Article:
Until a recent conversation, I thought that Uber - and other car-sharing services - would be clear winners with the arrival of self-driving cars. My logic was that Uber already "owns" the users through their app and platform and then they would be able to cut the major cost in their business model; the paid drivers.
My conversation took place with some good friends at the Google campus in Silicon Valley. A few comments made me realize that I had missed out on one of the key lessons in how to win with innovation.
It is not just about your offerings and platform, but also how you keep other players away.
It is not just about offense, but also defense.
Uber has several key strengths today. One is their hold of the users (although it seems to be slipping recently due to their management / corporate culture mishaps - I am moving away) and another one is their hold of their paid drivers.
Yes, Uber can save a ton of money on drivers when we get self-driving cars, but this also take away one of the key advantages they have built over the years. Their hold of their paid drivers which Google does not have today. This is a great "defense" towards Google and others.
I get back to Google because I now see Google (with their Waymo unit) as the winner in the coming years.
Why? Well, I don't think I am the only one who notices the "hail a car" function while using Google Maps. It is easy to just click and get a ride. Today, this click takes you to Uber or Lyft because they have the cars - and drivers - to make it happen. It will not be that many years before this will be handled by Google themselves - and with self-driving cars.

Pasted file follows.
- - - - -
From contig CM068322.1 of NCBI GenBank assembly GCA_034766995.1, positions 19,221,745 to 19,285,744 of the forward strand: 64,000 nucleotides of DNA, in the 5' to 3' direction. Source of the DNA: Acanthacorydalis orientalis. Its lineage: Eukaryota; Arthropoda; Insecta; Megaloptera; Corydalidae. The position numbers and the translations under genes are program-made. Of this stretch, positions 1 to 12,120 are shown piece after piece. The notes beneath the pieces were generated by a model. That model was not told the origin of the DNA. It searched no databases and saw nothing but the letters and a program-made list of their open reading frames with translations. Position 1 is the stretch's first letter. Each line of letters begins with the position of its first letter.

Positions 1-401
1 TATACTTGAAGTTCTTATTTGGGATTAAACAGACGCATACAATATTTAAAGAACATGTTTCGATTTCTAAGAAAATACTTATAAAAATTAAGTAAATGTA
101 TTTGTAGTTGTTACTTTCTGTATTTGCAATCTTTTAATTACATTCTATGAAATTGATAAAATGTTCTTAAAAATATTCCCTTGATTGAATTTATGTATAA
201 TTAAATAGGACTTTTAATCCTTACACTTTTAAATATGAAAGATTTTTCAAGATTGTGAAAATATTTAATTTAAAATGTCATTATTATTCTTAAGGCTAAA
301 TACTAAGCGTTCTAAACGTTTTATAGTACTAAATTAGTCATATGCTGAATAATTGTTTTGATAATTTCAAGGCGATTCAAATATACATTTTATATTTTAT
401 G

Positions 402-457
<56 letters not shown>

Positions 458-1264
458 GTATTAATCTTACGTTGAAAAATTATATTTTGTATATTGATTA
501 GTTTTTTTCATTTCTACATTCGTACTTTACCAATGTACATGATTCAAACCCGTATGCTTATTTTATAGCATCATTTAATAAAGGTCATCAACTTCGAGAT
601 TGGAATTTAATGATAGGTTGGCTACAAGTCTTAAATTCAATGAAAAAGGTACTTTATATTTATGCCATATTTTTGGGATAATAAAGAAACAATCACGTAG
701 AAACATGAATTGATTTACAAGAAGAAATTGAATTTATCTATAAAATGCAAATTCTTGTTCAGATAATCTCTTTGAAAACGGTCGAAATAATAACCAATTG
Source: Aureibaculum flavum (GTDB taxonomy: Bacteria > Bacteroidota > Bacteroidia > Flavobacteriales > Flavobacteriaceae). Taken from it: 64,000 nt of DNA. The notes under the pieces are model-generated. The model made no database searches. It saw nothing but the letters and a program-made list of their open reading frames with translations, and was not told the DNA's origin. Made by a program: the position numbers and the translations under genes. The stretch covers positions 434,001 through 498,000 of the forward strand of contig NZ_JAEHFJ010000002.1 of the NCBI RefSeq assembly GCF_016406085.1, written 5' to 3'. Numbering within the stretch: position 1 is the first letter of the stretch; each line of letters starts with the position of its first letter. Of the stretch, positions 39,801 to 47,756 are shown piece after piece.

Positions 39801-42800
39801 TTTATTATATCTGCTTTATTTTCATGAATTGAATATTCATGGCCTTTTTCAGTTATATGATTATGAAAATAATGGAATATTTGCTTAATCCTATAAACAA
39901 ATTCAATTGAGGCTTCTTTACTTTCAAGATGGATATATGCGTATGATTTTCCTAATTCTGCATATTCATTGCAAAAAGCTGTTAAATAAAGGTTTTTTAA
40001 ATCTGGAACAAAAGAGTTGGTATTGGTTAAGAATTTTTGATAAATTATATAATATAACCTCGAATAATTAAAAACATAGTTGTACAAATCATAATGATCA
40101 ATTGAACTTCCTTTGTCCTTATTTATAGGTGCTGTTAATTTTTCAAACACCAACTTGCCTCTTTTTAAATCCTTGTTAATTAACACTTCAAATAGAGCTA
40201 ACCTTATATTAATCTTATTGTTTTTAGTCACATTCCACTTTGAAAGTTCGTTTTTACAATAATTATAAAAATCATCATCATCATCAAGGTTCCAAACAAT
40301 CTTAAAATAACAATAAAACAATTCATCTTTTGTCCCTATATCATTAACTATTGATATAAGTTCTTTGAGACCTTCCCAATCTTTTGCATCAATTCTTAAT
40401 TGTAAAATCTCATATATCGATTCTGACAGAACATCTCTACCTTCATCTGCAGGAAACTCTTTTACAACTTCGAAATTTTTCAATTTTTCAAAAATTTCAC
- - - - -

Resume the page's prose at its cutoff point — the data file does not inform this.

The battlefield has leveled out and then I chose to go with Google over Uber.
What do you think?
Stefan is an acclaimed author, keynote speaker, advisor and entrepreneur. He is a global thought leader on leadership in general and corporate innovation management in particular, he travels around the world to interact with executives and corporate innovation teams who want to take their innovation capabilities and efforts to the next level. The Silicon Valley mindset is key for this to happen. This mindset is rooted in one word: impact. By leveraging new technologies, talent, strong ecosystems, agile leadership, and ingenious approaches to business, Silicon Valley impacts entire industries in ways that shape the world. For a company to thrive—or even survive—in the next decade, its leaders will need to understand the Silicon Valley mindset and be able to put it to work. He helps executives on this through his Silicon Valley Fast Track venture. Stefan completed his entrepreneurial background in A.P. Møller Shipping School and the Massachusetts Institute of Technology — Sloan School of Management. For more information about the Silicon Valley Fast Track, please visit: www.siliconvalleyft.com.